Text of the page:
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Jesse Alemán

Jesse Alemán is Professor of English at the University of New Mexico, where he teaches nineteenth-century American and Mexican American literary studies.

The Latino Nineteenth Century: Archival Encounters in American Literary History

The Latino Nineteenth Century - Archival Encounters in American Literary History

"A retelling of U.S., Latin American, and Latino/a literary history through writing by Latinos/as who lived in the United States during the long nineteenth century

Written by both established and emerging scholars, the essays in The Latino Nineteenth Century engage materials in Spanish and English and genres ranging from the newspaper to the novel, delving into new texts and areas of research as they shed light on well-known writers. This volume situates nineteenth-century Latino intellectuals and writers within crucial national, hemispheric, and regional debates.

The Latino Nineteenth Century offers a long-overdue corrective to the Anglophone and nation-based emphasis of American literary history. Contributors track Latino/a lives and writing through routes that span Philadelphia to San Francisco and roots that extend deeply into Mexico, the Caribbean, Central and South Americas, and Spain. Readers will find in the rich heterogeneity of texts and authors discussed fertile ground for discussion and will discover the depth, diversity, and long-standing presence of Latinos/as and their literature in the United States."

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Empire and the Literature of Sensation: An Anthology of Nineteenth Century Popular Fiction

Empire and the Literature of Sensation - An Anthology of Nineteenth Century Popular Fiction

"Mid-nineteenth-century American literature teems with the energy and excitement characteristic of the nation's era of expansion. It also reveals the intense anxiety and conflict of a country struggling with what it will mean, socially and culturally, to incorporate previously held Spanish territories. Empire and the Literature of Sensation is a critical anthology of some of the most popular and sensational writings published before the Civil War. It is a collection of transvestite adventures, forbidden love, class conflict, and terrifying encounters with racial 'others.'

Most of the accounts, although widely distributed in nineteenth-century newspapers, pamphlets, or dime store novels, have long been out of print. Reprinted here for the first time are novelettes by two superstars of the cheap fiction industry, Ned Buntline and George Lippard. Also included are selections from one of the first dime novels as well as the narratives of Leonora Siddons and Sophia Delaplain, both who claim in their autobiographical pamphlets to have cross-dressed as men and participated in the Texas rebellion and Cuban filibustering.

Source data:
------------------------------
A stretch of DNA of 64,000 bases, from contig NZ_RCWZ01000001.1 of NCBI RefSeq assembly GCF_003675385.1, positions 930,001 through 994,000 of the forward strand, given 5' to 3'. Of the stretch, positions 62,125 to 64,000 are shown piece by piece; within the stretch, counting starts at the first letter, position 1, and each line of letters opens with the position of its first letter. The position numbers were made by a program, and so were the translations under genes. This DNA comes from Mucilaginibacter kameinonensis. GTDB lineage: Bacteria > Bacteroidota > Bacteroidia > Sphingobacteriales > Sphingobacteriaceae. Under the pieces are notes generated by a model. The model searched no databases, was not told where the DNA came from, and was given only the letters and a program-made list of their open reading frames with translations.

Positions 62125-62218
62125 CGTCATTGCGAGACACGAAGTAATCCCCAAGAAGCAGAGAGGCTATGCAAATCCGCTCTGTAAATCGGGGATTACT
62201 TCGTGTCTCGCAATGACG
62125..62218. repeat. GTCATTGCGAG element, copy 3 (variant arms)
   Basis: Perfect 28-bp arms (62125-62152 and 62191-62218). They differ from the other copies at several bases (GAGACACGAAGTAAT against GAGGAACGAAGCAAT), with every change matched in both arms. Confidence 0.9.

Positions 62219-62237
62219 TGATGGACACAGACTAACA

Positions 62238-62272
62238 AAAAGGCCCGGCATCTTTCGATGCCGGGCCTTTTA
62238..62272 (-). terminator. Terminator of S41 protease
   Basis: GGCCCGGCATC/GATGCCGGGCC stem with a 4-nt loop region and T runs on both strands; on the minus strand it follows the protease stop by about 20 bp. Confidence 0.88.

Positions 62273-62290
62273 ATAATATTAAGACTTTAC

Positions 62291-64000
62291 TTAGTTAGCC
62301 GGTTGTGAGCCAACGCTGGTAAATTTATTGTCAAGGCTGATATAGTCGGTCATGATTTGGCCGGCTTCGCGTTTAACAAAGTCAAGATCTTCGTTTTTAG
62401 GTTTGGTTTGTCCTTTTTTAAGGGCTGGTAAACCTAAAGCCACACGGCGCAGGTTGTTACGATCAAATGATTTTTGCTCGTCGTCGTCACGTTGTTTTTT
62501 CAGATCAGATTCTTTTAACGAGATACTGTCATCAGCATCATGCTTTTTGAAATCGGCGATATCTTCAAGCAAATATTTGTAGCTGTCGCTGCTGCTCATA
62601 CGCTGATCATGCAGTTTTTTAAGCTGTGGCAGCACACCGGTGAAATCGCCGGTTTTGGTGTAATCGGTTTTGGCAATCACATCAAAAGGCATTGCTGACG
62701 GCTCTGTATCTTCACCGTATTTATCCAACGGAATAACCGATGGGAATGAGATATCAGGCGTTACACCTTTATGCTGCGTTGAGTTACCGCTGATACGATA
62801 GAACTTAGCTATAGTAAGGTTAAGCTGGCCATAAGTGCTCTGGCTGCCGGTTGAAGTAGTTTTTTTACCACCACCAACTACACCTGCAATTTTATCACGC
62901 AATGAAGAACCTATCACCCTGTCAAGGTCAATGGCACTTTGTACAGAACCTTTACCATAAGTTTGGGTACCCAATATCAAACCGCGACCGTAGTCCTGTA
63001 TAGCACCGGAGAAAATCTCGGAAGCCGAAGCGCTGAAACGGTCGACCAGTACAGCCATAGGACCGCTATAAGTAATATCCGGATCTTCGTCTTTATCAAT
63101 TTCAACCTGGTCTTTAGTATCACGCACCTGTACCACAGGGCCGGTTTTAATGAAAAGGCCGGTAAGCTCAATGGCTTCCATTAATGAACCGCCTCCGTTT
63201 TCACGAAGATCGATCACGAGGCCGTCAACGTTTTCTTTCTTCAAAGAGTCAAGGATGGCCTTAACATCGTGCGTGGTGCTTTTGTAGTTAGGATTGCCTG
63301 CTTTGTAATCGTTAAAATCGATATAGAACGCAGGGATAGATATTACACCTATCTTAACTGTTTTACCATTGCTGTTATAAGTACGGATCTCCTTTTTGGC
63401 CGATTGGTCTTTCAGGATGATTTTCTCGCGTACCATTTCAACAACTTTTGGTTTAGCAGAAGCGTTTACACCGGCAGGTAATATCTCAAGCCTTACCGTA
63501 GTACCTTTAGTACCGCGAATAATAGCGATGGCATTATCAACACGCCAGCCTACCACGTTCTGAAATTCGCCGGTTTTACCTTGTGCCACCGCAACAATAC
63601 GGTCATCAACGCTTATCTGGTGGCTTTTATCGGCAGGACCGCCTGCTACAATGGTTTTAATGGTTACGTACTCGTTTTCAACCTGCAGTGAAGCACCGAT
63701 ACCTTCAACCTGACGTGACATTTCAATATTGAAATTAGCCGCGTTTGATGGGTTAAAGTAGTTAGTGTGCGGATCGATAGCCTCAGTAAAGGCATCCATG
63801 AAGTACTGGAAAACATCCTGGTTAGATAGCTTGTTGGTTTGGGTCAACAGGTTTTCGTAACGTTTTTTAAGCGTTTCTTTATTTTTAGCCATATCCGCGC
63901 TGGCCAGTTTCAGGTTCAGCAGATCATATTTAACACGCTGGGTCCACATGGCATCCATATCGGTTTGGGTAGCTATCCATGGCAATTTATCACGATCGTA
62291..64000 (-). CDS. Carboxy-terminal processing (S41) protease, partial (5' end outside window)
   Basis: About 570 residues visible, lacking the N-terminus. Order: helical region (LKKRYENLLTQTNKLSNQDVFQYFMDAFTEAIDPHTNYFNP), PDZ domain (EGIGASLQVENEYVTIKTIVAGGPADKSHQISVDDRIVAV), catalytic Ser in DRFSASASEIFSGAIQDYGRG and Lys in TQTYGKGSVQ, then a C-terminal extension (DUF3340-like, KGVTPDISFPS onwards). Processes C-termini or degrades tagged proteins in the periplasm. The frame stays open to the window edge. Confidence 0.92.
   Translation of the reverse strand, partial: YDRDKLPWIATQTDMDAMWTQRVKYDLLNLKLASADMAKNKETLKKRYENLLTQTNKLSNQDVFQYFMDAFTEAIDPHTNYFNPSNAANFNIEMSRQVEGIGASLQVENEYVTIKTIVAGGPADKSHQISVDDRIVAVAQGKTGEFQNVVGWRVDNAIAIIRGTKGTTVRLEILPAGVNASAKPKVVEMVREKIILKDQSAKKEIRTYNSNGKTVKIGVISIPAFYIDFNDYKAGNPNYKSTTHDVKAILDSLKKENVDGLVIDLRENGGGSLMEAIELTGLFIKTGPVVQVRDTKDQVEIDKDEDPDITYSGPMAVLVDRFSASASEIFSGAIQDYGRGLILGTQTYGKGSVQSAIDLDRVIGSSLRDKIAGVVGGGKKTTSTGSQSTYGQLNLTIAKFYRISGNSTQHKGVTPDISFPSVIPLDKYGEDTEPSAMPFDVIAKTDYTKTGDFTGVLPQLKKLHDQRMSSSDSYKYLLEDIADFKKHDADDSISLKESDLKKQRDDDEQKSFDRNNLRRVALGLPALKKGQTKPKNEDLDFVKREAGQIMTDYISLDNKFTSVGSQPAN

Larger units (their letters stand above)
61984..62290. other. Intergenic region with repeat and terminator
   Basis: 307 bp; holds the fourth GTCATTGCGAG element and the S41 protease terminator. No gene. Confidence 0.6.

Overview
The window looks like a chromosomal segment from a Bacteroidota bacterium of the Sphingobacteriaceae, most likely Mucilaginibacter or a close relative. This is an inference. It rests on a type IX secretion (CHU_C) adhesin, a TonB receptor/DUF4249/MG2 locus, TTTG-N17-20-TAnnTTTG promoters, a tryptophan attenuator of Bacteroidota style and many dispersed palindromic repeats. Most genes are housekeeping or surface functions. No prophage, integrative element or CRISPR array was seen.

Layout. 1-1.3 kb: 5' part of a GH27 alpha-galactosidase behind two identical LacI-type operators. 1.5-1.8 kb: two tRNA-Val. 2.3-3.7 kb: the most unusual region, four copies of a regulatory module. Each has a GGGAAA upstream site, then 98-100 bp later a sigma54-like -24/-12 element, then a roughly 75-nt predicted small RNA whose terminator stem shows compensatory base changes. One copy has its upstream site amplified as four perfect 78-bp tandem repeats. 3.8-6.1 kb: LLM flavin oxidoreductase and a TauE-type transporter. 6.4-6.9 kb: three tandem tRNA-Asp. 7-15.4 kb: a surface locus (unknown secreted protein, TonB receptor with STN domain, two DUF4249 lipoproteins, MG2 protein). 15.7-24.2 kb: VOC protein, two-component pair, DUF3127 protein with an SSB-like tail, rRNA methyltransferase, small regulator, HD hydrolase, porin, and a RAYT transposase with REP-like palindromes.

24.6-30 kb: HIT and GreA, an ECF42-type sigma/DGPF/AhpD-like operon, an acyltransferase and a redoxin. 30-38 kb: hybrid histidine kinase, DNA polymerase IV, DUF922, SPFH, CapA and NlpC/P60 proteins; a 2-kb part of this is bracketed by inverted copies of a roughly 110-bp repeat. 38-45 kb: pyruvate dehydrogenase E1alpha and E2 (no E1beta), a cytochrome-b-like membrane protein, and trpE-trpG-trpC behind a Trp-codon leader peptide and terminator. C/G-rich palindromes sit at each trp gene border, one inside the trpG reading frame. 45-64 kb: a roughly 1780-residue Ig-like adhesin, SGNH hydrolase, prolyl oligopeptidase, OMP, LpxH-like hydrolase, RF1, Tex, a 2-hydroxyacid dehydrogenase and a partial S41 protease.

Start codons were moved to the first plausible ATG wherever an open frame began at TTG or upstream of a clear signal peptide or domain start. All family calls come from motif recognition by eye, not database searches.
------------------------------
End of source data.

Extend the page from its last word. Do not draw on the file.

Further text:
Originally written for entertainment and enormously popular in their day, these sensational thrillers reveal for today's audiences how the rhetoric of empire was circulated for mass consumption and how imperialism generated domestic and cultural instability during the period of the American literary renaissance."

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The Woman in Battle: The Civil War Narrative of Loreta Janeta Velazquez, Cuban Woman and Confederate Soldier

The Woman in Battle - The Civil War Narrative of Loreta Janeta Velazquez, Cuban Woman and Confederate Soldier

"A Cuban woman who moved to New Orleans in the 1850s and eloped with her American lover, Loreta Janeta Velazquez fought in the Civil War for the Confederacy as the cross-dressing Harry T. Buford. As Buford, she single-handedly organized an Arkansas regiment; participated in the historic battles of Bull Run, Balls Bluff, Fort Donelson, and Shiloh; romanced men and women; and eventually decided that spying as a woman better suited her Confederate cause than fighting as a man. In the North, she posed as a double agent and worked to traffic information, drugs, and counterfeit bills to support the Confederate cause. She was even hired by the Yankee secret service to find 'the woman...traveling and figuring as a Confederate agent' — Velazquez herself.

Originally published in 1876 as The Woman in Battle, this Civil War narrative offers Velazquez’s seemingly impossible autobiographical account, as well as a new critical introduction and glossary by Jesse Alemán. Scholars are divided between those who read the book as a generally honest autobiography and those who read it as mostly fiction. According to Alemán’s critical introduction, the book also reads as pulp fiction, spy memoir, seduction narrative, travel literature, and historical account, while it mirrors the literary conventions of other first-person female accounts of cross-dressing published in the United States during wartime, dating back to the Revolutionary War. Whatever the facts are, this is an authentic Civil War narrative, Alemán concludes, that recounts how war disrupts normal gender roles, redefines national borders, and challenges the definition of identity."

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Department of English Language and Literature
Humanities Building, Second Floor
MSC03 2170
1 University of New Mexico
Albuquerque, NM 87131-0001

Phone: (505) 277-6347
Fax: (505) 277-0021

english@unm.edu